Only the Paranoid Survive was the title of Andrew Grove’s candid account of the years he headed Intel, leading it from a small maker of computer chips to the ubiquitous microprocessor found in computers everywhere. Grove’s account resonates with these grim economic times, particularly his warnings about the “Valley of Death” companies can face when hit by unexpected disaster.
For Intel, two valleys included the release of a faulty product that cost half a billion dollars to recall and replace and, second, being blindsided by competitors from Japan who were quietly taking over the chip industry, Intel’s main product line at the time. Today companies everywhere face a valley of death, and we are still hearing of the fatalities.
But beyond the current valley, just over the horizon loom other potential dangers, ones companies today would do well to anticipate and plan for if they are to survive and thrive in the long run. One that I foresee will take the form of radical transparency about the ecological impacts of company’s products and operations, laying bare for all to see the details of how little or much these adversely affect the environment, people’s health, and social well-being.
As Joel Makower , the green business maven, put it recently, new technologies now allow “more information to be shared faster and more effectively than ever before. An emerging era of Environmental Product Declarations is upon us, using an ISO-blessed standard for reporting life-cycle impacts. Everyone from Washington to Wal-Mart are demanding companies to provide more information about the environmental (and health) impacts of what they do, and much of the information that results is being made public.”
Here’s the takeaway for consumer product companies, as sustainability marketer Rich Bruer puts it: “Your customers will eventually have all the credible facts they need to decide whether your company or product satisfies their health and sustainability values and how you compare to your competitors. At that point, you’ll have little choice but to ensure the stories you tell about your company and products square with the facts your customers will have at their fingertips.”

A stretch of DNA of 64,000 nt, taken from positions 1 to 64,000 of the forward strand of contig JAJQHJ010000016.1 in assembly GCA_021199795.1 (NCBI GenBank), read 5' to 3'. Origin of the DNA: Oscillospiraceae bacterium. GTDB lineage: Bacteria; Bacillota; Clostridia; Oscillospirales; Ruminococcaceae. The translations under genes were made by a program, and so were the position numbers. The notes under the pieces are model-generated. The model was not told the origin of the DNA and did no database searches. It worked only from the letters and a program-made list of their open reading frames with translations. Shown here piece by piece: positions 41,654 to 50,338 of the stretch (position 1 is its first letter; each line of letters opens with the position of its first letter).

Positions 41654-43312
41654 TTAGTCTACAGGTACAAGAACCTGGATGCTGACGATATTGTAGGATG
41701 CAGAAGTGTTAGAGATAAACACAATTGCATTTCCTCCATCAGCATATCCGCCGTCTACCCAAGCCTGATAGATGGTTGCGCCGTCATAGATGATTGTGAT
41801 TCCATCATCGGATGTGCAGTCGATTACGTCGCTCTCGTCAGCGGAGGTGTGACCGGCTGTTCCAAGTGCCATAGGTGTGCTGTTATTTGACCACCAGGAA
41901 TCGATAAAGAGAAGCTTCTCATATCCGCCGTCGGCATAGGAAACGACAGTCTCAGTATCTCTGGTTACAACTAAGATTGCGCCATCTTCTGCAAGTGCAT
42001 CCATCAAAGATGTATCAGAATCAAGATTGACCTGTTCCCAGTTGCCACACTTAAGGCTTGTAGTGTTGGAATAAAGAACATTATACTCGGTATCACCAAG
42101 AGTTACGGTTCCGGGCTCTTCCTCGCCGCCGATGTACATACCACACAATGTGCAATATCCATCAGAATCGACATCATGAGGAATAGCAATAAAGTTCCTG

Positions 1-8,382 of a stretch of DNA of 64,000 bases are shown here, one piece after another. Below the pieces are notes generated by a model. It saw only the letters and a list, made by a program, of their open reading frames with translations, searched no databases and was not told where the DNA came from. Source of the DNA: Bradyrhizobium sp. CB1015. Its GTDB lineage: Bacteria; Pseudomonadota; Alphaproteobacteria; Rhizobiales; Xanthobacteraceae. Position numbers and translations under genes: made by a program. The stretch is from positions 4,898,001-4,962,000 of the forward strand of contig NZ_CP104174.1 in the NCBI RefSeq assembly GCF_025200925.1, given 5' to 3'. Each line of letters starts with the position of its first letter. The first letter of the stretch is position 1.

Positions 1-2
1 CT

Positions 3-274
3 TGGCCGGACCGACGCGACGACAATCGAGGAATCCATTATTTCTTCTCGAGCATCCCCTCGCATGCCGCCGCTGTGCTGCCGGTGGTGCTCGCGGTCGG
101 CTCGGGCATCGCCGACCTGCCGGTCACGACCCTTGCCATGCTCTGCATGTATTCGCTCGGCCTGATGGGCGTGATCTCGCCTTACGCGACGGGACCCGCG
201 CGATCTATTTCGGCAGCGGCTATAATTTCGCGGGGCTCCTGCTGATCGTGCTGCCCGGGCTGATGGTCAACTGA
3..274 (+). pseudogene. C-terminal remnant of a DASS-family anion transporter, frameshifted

But wait. The last twenty years of consumer research has shown only a small, fixed percent of shoppers will go out of their way to buy an environmentally better item. Will that really change?
It just might. They won’t actually have to go out of their way (at least, not much) with easy-to-use product rating websites, green shopping iPhone apps, and — the next wave — eco-ratings on price tags themselves. And shoppers will like ratings that can help protect them and their families from feared toxic chemicals, not just help polar bears survive. These information systems are disruptive technologies, game-changers the past does little to predict.
When Intel faced its first Valley of Death — the drying up of its market for chips — the company survived because it had a ready alternative: a small microprocessor business it had built on the side. Today, companies would be prudent to have a strategy ready for an era of radical transparency. Remember, revolutions that seemed impossible will, in retrospect, seem inevitable.
Originally posted at harvardbusiness.org.